Adele Newton has developed and managed a broad range of programs and strategic international partnerships in the university, technology and not-for-profit sectors across Canada, within North America and in Africa, Europe and China. Her career has focused on connecting diverse partners from technology, science and the arts to work together on exciting and innovative projects.
Adele is a graduate of the Faculty of Mathematics at the University of Waterloo and is active in the community as co-founder and VP of Programming and Community Relations of LAUNCH Waterloo, a member of the Board of Directors of the Waterloo Region Chapter of Women in Communications and Technology, and founder of Wise Women Waterloo.
BOARD OF DIRECTORS
Doina Precup (McGill University)
Doina Precup holds a Canada Research Chair, Tier I in Machine Learning at McGill University is Research Team Lead at DeepMind AI Research Lab Montreal and Senior Fellow of the Canadian Institute for Advanced Research.
Dr. Precup’s research interests are in the area of artificial intelligence and machine learning, with emphasis on reinforcement learning, deep learning, time series analysis, and various applications of these methods. She is a Senior Member of the American Association for Artificial Intelligence.
Mark Green (Ontario Tech University)
The focus of Dr. Green’s research has been the interaction between people and computers and how digital media can be used to communicate between people. He has a strong interest in interactive 3-D graphics and the production of graphics hardware that reproduces all of our visual cues. This has led to research in light field displays and computational holography.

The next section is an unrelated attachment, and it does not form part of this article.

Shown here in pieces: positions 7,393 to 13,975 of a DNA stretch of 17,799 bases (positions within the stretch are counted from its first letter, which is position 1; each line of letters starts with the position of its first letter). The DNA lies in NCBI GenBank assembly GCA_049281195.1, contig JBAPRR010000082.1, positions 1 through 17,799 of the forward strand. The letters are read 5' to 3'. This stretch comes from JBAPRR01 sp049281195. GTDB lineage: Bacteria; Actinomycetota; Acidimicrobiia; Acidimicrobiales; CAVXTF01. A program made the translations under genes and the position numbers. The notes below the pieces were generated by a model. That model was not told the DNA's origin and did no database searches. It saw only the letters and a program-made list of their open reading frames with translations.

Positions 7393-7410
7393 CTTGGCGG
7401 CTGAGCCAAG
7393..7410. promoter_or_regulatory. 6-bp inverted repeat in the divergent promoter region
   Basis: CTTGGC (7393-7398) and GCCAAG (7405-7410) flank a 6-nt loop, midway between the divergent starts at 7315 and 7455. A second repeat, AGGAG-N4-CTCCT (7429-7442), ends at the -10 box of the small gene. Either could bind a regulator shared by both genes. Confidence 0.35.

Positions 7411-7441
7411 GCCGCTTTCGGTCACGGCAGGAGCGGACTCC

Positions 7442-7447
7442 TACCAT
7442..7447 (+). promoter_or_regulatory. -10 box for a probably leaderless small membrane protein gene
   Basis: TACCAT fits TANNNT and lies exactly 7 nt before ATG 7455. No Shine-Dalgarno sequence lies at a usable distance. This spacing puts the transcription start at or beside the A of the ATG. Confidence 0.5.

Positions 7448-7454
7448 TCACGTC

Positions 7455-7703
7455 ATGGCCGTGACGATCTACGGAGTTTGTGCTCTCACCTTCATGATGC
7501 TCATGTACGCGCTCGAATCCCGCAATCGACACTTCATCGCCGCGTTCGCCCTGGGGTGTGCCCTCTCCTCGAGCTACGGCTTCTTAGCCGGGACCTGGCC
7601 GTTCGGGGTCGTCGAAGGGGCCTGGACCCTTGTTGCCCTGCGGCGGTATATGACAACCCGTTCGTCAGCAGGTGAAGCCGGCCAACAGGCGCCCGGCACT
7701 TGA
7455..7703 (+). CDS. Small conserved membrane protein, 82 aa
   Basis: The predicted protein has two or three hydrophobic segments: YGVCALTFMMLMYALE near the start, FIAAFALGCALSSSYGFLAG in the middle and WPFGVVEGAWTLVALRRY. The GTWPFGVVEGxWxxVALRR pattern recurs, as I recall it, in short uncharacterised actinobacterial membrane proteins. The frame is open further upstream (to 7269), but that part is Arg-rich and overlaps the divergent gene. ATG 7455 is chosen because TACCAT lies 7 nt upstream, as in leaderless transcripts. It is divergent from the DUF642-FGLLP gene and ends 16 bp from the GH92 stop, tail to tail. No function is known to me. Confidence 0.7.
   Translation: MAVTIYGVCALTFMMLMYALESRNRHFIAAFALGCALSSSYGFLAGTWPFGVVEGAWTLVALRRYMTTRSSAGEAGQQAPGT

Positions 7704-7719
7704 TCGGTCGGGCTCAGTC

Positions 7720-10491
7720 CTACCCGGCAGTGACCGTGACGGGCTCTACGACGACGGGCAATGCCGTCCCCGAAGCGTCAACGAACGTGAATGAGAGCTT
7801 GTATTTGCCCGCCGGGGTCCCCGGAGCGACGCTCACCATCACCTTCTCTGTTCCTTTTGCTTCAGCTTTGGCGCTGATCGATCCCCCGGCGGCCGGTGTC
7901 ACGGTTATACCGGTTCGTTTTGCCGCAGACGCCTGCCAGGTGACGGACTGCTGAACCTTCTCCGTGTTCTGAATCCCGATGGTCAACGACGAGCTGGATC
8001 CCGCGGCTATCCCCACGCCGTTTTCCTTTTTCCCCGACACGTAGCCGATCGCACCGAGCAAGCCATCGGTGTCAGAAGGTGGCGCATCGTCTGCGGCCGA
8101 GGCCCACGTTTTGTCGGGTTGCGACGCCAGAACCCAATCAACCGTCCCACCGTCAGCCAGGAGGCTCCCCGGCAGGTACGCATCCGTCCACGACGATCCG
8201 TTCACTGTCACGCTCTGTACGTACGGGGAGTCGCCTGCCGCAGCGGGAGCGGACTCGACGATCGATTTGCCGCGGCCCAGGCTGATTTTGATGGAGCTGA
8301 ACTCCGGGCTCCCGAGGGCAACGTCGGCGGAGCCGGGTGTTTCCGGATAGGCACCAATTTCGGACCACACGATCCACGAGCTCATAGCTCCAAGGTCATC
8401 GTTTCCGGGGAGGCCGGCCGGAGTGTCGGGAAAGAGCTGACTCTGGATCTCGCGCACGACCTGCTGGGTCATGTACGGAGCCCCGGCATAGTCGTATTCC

Dr. Green has worked in many different areas including aspects of computer graphics, user interfaces, software engineering and computer security. He established the first Virtual Reality (VR) laboratory in Canada while at the University of Alberta in 1986. This laboratory had the first HMD in Canada along with the first CAVE and also developed the first open source VR package—the MR Toolkit that was distributed to several thousand researchers worldwide.
Research interests include interactive 3D graphics, automatic construction of user interfaces, authoring tools for virtual environments, computer animation, formal design methods for user interfaces, graphics display hardware and VLSI design.
Kate Larson (University of Waterloo)
Dr. Larson joined the Cheriton School of Computer Science as an Assistant Professor in 2004. She was appointed a University Research Chair in recognition of her outstanding research contributions to the field of artificial intelligence.